The Agile Manifesto – Part 11 of 17 (Video)

Using the Agile Manifesto to Deliver Change

A 59 Seconds Agile Training Video
Using the Agile Manifesto to Deliver Change Part 11 of 17
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The Agile Manifesto

A 59 Seconds Agile Article

This article provides an ‘Introduction to the Agile Manifesto’ and looks to discuss what a values are stated within the Manifesto.

Release Planning

Develop an overall plan that takes the backlog list of prioritized features and map each one to delivery sprints. This is not the time to get granular in refining stories. You can use this planning step as an opportunity to split epics, which are large features, into individual user stories.

The release plan is a guideline that will evolve during the life of the project. This is where you will define the desired length of sprints in the project. The general rule of thumb is that no sprint should last longer than 30 days, or be less than one week. Two weeks is the generally accepted length of time for most effective plans.

The release planning activity is a good time to do a high-level evaluation of the anticipated velocity of your core project team to determine which features to include in sprints. Velocity is the total number of points that a team can complete within a sprint. Each user story is assigned story points.

Most scrum teams use the Fibonacci series as a guide for assigning story points. No feature or user story is officially accepted until it is finalised during sprint planning and locked in as a deliverable.

The Agile Manifesto is a declaration of guiding software development principles with the goal of delivering value early in an iterative fashion. The agile manifesto is stated as follows:

“We are uncovering better ways of developing software by doing it and helping others to do it. Through this work, we have come to Value:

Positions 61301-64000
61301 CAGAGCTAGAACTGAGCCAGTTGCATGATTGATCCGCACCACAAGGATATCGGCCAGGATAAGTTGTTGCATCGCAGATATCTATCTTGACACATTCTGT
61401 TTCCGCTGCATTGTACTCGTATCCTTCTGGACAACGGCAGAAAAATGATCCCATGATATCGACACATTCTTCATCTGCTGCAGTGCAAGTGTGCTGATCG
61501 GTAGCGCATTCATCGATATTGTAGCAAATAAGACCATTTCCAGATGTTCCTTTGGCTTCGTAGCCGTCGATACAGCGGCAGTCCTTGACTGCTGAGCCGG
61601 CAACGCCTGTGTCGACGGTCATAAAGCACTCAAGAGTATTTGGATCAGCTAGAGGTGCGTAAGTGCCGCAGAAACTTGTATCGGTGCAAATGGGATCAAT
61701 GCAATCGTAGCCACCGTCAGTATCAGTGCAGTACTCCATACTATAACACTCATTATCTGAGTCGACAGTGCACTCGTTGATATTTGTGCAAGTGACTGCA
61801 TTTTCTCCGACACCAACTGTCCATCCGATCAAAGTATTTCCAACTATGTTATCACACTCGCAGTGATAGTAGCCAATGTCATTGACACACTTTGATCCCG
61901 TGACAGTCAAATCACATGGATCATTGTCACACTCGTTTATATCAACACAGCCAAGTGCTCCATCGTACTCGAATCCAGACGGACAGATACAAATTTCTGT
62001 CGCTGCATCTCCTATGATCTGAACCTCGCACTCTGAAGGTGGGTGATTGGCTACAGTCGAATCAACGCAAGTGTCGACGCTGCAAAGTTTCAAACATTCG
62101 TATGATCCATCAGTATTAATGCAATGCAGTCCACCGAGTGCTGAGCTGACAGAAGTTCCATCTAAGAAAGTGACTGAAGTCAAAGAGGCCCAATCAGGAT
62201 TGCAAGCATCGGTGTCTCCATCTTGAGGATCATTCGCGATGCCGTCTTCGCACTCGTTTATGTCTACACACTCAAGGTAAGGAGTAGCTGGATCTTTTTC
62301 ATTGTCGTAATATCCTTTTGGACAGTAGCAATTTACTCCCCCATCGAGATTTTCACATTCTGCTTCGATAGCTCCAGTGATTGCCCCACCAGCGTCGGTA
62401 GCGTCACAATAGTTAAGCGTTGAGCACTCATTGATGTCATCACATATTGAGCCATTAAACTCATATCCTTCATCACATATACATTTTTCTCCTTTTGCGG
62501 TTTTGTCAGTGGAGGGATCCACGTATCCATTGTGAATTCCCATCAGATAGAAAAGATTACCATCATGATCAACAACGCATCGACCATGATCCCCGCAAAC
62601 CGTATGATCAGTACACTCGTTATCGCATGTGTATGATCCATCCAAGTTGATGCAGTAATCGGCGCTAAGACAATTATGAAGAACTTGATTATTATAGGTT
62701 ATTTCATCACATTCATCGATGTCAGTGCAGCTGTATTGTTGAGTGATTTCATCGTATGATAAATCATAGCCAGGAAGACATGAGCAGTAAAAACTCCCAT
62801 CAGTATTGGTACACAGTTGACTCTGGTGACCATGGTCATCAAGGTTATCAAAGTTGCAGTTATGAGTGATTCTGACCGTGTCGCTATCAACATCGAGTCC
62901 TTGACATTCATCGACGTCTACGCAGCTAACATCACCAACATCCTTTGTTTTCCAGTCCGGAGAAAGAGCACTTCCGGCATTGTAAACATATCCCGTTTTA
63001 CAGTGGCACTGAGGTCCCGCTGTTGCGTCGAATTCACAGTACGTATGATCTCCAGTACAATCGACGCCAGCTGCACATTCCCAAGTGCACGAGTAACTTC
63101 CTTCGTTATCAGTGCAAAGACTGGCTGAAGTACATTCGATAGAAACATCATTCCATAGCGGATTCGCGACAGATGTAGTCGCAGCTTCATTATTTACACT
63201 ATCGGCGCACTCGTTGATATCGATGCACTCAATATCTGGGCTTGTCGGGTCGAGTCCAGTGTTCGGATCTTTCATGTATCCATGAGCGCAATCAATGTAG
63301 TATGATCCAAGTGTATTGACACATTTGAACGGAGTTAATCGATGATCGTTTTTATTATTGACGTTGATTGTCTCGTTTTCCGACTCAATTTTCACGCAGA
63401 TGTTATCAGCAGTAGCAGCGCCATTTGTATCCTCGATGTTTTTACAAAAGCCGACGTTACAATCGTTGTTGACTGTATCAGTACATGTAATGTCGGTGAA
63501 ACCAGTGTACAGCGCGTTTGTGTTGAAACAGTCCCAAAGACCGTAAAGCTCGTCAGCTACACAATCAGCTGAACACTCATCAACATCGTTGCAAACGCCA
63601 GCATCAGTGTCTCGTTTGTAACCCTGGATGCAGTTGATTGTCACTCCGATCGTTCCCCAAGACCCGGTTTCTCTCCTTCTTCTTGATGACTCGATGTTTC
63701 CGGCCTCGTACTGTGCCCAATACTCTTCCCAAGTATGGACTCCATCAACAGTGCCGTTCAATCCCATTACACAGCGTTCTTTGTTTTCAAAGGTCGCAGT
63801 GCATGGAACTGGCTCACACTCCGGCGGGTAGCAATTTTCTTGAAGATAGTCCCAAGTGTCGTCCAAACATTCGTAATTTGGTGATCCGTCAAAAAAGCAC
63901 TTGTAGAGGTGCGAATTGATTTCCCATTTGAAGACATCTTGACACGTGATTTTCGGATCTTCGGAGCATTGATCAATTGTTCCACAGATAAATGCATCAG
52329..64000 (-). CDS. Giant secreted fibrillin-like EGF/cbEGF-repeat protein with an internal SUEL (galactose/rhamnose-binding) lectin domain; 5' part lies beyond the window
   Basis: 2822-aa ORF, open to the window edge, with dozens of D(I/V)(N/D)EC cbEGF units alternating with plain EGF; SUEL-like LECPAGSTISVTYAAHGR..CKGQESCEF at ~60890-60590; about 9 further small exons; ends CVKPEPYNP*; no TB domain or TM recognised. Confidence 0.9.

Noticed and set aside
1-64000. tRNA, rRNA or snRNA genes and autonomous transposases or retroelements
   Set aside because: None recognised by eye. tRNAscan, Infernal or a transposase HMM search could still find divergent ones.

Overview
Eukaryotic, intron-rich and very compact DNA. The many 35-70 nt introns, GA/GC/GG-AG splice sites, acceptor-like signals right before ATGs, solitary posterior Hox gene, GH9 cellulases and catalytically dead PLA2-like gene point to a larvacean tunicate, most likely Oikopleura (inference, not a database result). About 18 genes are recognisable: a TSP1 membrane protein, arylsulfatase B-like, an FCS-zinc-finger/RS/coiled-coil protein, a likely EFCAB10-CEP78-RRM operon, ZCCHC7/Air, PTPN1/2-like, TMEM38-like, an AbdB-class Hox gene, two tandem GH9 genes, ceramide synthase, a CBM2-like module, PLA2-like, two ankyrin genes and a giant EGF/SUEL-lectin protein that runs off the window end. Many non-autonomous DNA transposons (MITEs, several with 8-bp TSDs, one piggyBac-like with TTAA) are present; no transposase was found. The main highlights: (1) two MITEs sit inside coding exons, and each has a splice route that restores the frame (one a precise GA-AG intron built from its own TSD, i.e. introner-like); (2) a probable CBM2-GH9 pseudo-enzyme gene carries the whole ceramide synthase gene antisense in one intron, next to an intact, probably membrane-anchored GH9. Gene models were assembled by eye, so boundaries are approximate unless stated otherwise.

Individuals and interactions over processes and tools

Working software over comprehensive documentation

Customer collaboration over contract negotiations

Responding to change over following a plan

That is, while there is Value in the items on the right, we Value the items on the left more.”

©Agile Manifesto Copyright 2001: Kent Beck, Mike Beedle, Arie van Bennekum, Alistair Cockburn, Ward Cunningham, Martin Fowler, James Grenning, Jim Highsmith, Andrew Hunt, Ron Jeffries, Jon Kern, Brian Marick, Robert C. Martin, Steve Mellor, Ken Schwaber, Jeff Sutherland, Dave Thomas.  This declaration may be freely copied in any form, but only in its entirety through this notice.

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The Agile Manifesto

A 59 Seconds Agile Video Animation
The Agile Manifesto with 59 Seconds Agile

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User Stories Applied

A 59 Seconds Agile Book Review

User Stories Applied by Mike Cohn is one of our favourite books on Agile User Stories. The book starts with an overview into user stories, and details what a user story is and the different aspects of them. He then discusses how to go about writing a user story, and provides details of the INVEST criteria that can be used to determine if the story is meeting all of its objectives. Next Mike gives an in depth discussion of who user stories are written for and where to begin when gathering the details for them. The book then discusses acceptance testing user stories, including how to go about specifying these criteria and the responsibilities of the development team and customers during this process.

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The Agile Manifesto

A 59 Seconds Agile Infographic
59 Seconds Agile - The Agile Manifesto
59 Seconds Agile – The Agile Manifesto

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Agile Scrum Master Training Course

What is Agile? A 59 Seconds Agile Animation Video

Our Favourite Agile Books

We found these books great for finding out more information on Agile Scrum:

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